The Grand Prix winners at this year’s Epica Awards offer a snapshot of the wide variety of creative ideas that make up the advertising industry today. A traditional print ad sits alongside a data driven art project, a beautifully shot film and a tourism project that saw the creation of ten, immaculately crafted doors. Advertising today is complex, sometimes confusing, but still throws up great pieces of work.
Judged solely by journalists, the discussions of what should pick up the major awards threw up inevitable debates, which this year often centred around the merits of projects that looked amazing on the surface (and in the case studies) but were still at prototype stage. This is a challenge for all award schemes now: discovering where the ‘truth’ in a piece of work may lie. In the end, with this jury, the decision was made to award the top gongs only to projects that were already out in the real world. As such the five winners should be somewhat familiar.
And so to the Grand Prix winners:
First up, as mentioned, is Spike Jonze’s epic Kenzo Perfume ad, which won the Film Grand Prix at this year’s Epica Awards. People have quibbles with this film – mainly for the similarities it bears to Jonze’s 2001 Weapon of Choice video for Fatboy Slim – but let’s face it, the perfume and fashion worlds have rarely seen such a vibrant, fun piece of work.
Winning the Press Grand Prix was this witty one-liner for airline firm Norwegian, from Try ad agency, which appeared in newspapers extremely soon after the announcement of Brad Pitt and Angelina Jolie’s break up. While it is a traditional print campaign, it had a second life online as people snapped and shared it across social media.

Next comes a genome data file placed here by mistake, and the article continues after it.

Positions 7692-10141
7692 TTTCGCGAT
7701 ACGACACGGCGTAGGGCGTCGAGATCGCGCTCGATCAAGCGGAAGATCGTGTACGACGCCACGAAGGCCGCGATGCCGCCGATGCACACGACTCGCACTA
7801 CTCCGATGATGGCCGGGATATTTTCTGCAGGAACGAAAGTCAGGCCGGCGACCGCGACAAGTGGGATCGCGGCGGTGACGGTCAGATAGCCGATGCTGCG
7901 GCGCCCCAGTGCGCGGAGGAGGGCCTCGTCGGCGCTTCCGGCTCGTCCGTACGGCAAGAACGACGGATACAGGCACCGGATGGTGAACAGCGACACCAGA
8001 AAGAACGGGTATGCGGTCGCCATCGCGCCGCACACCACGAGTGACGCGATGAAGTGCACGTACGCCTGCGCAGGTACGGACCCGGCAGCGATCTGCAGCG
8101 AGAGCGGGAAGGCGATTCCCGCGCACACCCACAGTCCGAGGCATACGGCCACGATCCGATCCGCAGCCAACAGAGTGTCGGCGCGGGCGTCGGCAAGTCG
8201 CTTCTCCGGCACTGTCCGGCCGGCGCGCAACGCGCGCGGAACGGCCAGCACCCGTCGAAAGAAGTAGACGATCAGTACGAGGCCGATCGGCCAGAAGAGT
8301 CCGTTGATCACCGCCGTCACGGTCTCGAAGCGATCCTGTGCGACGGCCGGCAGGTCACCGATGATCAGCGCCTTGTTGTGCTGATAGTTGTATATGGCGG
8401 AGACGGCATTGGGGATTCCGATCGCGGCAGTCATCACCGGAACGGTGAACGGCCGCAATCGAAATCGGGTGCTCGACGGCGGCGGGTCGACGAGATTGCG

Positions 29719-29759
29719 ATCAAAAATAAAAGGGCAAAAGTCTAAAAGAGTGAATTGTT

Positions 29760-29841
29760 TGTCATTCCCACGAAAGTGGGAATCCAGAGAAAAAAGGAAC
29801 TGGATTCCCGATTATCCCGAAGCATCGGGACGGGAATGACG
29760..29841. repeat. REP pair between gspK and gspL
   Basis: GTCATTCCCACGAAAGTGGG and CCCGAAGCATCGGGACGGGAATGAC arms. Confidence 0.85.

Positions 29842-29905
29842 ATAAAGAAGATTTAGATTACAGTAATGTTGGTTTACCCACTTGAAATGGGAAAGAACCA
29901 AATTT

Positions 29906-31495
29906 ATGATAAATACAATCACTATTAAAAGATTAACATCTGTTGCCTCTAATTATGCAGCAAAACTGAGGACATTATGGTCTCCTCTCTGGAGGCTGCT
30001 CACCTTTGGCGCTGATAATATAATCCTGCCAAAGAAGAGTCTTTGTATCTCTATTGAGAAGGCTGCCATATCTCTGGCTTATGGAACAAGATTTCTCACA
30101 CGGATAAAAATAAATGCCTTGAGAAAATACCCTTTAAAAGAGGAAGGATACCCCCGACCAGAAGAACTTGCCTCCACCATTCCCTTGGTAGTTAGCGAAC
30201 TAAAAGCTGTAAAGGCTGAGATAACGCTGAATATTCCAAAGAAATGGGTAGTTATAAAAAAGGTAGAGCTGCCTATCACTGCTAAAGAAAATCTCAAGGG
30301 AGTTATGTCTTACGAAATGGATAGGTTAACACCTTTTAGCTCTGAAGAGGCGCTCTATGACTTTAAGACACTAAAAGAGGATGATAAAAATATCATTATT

Tourism Ireland has leveraged the success of Game of Thrones – which is filmed in the country – in a wide variety of ways, but perhaps this is the best so far: the creation of the Doors of Thrones, ten beautifully crafted wooden doors. The brainchild of Publicis London, the doors were carved from the famous Dark Hedges trees that appeared in the show but blew down in a storm, and are now hung in pubs across Northern Ireland, creating a tour of the country for Game of Thrones fans. The project picked up the Outdoor Grand Prix at this year’s Epica Awards.
The Next Rembrandt, a project that has already enjoyed a healthy journey around this year’s advertising awards, picked up the Digital Grand Prix. It saw JWT Amsterdam used detailed data to create a ‘new’ Rembrandt painting. The project sparked huge amounts of discussion in media across the world around art and technology. Its link to the brand behind it, Dutch banking group ING, is a little opaque though aims to emphasise ING’s commitment to supporting arts and culture.
We finish with the first Design Grand Prix to be awarded as part of the Epica Awards. It went to DDB Brussels for Simplified Stories, a book project created for Alzheimerliga, an Alzheimer’s society in Belgium. Simplified Stories is a book especially designed for Alzheimer’s patients that helps them to continue to read, which research has shown can slow the process of the condition.
In addition to these main awards, BBDO New York won the Agency of the Year gong at Epica (for the most total awards) and Try in Norway is the Independent Agency of the Year. There were also many gold, silver and bronze prizes awarded at the ceremony last night in Amsterdam. For information on these and Epica in general, visit epica-awards.com.